Street-Level Bureaucracy theory meets different Souths


The Street-Level Bureaucracy (SLB) theoretical framework that has been introduced by Michael Lipsky (1980) focuses on the role of frontline workers in delivering public services. This strand of studies has had considerable recognition from the scientific community, especially in Northern Europe and in the United States of America. The most analyzed topics refer to uses of discretion and coping strategies (Hill 2003; Hupe 2013; Tummers et al. 2015; Raaphorst 2018), the negotiation of professional identity within the bureaucratic encounter (Maynard-Moody and Musheno 2003; Dubois 2010), and the effects of service delivery reforms, such as New Public Management in the 1980s (Brodkin 2011), New Public Governance, and recently, coproduction (Breit et al. 2018; Larsen and Caswell 2020) on street-level work. Several contributions have appeared on the most important public administration journals (Public Administration, Journal of Social Policy). The adoption of SLB theory in Mediterranean countries, Eastern Europe, Asia, South America and Africa is still scarce. Adopting this theory in less studied contexts would advance the field and scientific knowledge on how the specific characteristics of different welfare systems, labour market, institutions, are important in understanding the implementation of services. Regimes are based on different conceptions of citizenship, solidarity and trust that affect service implementation (Rice 2017; Møller and Stensöta 2019). The Special Issue opens the street-level debate, traditionally developed in Northern Europe and in the United States of America to understudied contexts, reasoning on the potentialities and challenges of this approach to understand the provision of public services in contexts where welfare systems are fragmented and leave broad room for maneuver and action to frontline workers (Barberis, Paraciani, and Saruis 2019). The result of a first bibliographical research on the Scopus dataset shows that only in recent times scholars have begun to highlight the potentiality of SLB theory to study the impacts of neo-liberalism, economic crisis, population impoverishment, immigration and emigration processes, development programmes (e.g., NextGenEU, and United Nations’ Millennium Development Goals), and COVID-19 pandemic on frontline workers work practices in underexplored contexts. This is the case of Brazil (Eiró 2019; Lotta 2021), Greece (Exadaktylos et al. 2021; Witcher 2021), Italy (Barberis, Paraciani, and Saruis 2019; Leonardi and Stefani 2022; Raspanti and Saruis 2021), Mexico (Ramirez 2021), Nigeria (Ukeje 2021), Spain (Guidi 2020), and South Africa (Gaede 2016). This Special Issue aims at gathering scholars that study public service delivery with the lens of the SLB theory in different Souths. We use the term “different Souths” to include those contexts that diverge from the most studied in terms of welfare state models, the role of the State, citizens’ trust in the public administration, degree of digitalization, and public administration functioning. The Special issue contribution to the SLB theory is twofold. First, we want to promote SLB theory adoption in countries with very different characteristics from those in which SLB theory was born and developed. A street-level perspective enables the analysis to highlight macro-consequences and tendencies of welfare states from the bottom-up, which do not automatically fit into classical categorisations (Esping-Andersen 1990). Secondly, our goal is to develop new analytical tools relevant for the whole discipline by setting the scene for SLB theory in the Mediterranean countries, Eastern Europe, Asia, South America, and Africa. This could contribute to the theoretical and empirical advancement of the field.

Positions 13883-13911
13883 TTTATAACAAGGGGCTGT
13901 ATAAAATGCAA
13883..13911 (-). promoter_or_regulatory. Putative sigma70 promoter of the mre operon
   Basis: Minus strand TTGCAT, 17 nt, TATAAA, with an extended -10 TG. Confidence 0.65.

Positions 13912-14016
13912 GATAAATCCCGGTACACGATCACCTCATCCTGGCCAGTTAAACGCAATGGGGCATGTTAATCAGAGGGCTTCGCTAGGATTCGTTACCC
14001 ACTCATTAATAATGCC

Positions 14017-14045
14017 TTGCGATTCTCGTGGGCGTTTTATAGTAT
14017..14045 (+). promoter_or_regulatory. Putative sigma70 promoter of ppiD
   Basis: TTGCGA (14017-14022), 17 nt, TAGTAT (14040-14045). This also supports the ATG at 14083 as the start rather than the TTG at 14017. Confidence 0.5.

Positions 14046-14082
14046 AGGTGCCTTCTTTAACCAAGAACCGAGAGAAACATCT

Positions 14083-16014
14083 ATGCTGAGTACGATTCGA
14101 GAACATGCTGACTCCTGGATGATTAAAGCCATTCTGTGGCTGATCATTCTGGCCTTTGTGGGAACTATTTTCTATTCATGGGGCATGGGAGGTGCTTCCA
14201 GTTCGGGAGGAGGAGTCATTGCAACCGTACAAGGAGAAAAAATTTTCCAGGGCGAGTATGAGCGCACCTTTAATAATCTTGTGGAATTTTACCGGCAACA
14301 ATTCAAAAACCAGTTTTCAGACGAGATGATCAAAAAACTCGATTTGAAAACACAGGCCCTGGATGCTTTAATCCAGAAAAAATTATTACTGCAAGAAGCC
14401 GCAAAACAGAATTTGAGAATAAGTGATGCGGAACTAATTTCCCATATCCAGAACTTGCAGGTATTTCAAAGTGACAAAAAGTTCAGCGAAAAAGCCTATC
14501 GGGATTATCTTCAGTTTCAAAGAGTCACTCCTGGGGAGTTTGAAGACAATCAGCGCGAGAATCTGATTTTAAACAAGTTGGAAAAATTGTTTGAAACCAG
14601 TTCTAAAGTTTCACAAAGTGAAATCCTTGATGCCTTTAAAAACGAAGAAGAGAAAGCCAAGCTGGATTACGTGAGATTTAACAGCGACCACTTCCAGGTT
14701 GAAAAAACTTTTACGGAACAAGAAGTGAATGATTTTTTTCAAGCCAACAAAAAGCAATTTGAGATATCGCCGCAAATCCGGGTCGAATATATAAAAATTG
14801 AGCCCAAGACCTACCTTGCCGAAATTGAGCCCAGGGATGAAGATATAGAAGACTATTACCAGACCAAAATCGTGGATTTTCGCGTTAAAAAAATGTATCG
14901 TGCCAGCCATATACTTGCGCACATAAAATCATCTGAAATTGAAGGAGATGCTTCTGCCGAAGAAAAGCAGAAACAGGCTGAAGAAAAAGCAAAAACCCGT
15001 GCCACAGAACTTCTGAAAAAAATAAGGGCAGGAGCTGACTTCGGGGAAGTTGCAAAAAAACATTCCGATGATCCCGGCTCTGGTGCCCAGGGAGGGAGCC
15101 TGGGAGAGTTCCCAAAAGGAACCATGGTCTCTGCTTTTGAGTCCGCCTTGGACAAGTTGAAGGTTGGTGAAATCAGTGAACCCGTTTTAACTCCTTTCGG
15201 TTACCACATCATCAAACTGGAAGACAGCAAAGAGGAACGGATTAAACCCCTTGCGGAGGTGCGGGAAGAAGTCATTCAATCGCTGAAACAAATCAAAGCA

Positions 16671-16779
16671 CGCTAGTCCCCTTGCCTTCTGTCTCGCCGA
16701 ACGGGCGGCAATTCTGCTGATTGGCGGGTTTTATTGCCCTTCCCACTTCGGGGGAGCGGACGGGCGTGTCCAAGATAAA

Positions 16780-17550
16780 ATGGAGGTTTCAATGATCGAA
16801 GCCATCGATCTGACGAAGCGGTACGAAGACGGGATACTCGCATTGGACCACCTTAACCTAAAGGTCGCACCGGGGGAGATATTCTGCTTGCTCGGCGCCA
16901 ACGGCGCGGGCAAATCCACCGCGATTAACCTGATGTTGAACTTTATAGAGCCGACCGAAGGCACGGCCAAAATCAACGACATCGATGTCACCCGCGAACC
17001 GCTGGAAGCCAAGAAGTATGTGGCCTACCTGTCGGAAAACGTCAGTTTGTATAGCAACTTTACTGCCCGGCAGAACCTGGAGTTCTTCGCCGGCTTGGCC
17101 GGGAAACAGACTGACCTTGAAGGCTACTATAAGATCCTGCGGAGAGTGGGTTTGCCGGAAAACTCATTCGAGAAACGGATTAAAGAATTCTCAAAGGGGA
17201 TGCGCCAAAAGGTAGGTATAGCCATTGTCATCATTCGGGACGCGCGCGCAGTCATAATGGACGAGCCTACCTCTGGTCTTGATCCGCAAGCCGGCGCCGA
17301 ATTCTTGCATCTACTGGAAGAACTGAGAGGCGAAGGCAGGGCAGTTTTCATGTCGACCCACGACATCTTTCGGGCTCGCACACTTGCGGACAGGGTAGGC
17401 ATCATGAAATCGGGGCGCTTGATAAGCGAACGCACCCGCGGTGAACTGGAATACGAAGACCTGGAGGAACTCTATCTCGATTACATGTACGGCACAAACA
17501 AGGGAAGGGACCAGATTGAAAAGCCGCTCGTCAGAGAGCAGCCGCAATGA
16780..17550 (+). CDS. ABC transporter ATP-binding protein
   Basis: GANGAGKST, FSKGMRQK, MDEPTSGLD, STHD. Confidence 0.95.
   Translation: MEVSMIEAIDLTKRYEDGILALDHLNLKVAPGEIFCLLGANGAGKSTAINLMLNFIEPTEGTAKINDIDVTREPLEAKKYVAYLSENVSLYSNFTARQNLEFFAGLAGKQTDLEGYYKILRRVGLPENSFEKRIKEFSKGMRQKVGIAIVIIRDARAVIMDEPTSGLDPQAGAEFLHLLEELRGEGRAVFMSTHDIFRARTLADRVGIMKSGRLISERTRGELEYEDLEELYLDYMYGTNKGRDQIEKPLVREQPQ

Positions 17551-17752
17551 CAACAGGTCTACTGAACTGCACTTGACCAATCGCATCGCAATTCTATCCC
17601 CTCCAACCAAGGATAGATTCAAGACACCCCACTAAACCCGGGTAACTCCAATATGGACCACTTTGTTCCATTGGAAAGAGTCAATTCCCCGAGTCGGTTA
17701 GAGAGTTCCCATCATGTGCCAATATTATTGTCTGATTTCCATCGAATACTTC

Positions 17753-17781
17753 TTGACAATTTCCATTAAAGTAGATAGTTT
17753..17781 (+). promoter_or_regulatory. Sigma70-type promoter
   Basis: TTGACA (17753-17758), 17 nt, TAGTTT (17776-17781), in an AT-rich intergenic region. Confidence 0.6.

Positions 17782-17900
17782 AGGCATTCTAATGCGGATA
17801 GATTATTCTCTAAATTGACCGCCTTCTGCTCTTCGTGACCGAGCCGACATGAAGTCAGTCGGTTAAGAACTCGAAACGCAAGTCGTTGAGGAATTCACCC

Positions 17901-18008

List of topic areas

We welcome papers that adopt the SLB theory to study street-level organizations in different Souths by focusing on:

  • the role of the context in affecting street-level bureaucrats' work practices and possibilities;
  • service delivery from a comparative perspective to problematize the use of SLB theory analytical categories and methodological challenges;
  • the characteristics assumed by the bureaucratic encounter in contexts where the distrust in public institutions is high, and clients often takes public service malfunction for granted;
  • how frontline workers contribute to realize public goals and programs and their role to fill regulatory gaps or resource scarcity.

Both theoretical and empirical contributions are welcomed.

Submissions Information

Submissions are made using ScholarOne Manuscripts. Registration and access are available at:

Author guidelines must be strictly followed. Please see:

Authors should select (from the drop-down menu) the special issue title at the appropriate step in the submission process, i.e. in response to “Please select the issue you are submitting to”.

Submitted articles must not have been previously published, nor should they be under consideration for publication anywhere else, while under review for this journal.

Key deadlines

Opening date for manuscripts submissions: 01/08/2022

Closing date for manuscripts submission: 31/03/2023

Closing date for abstract submission: 30/11/2022

Email for submissions: [email protected] ; [email protected]; [email protected]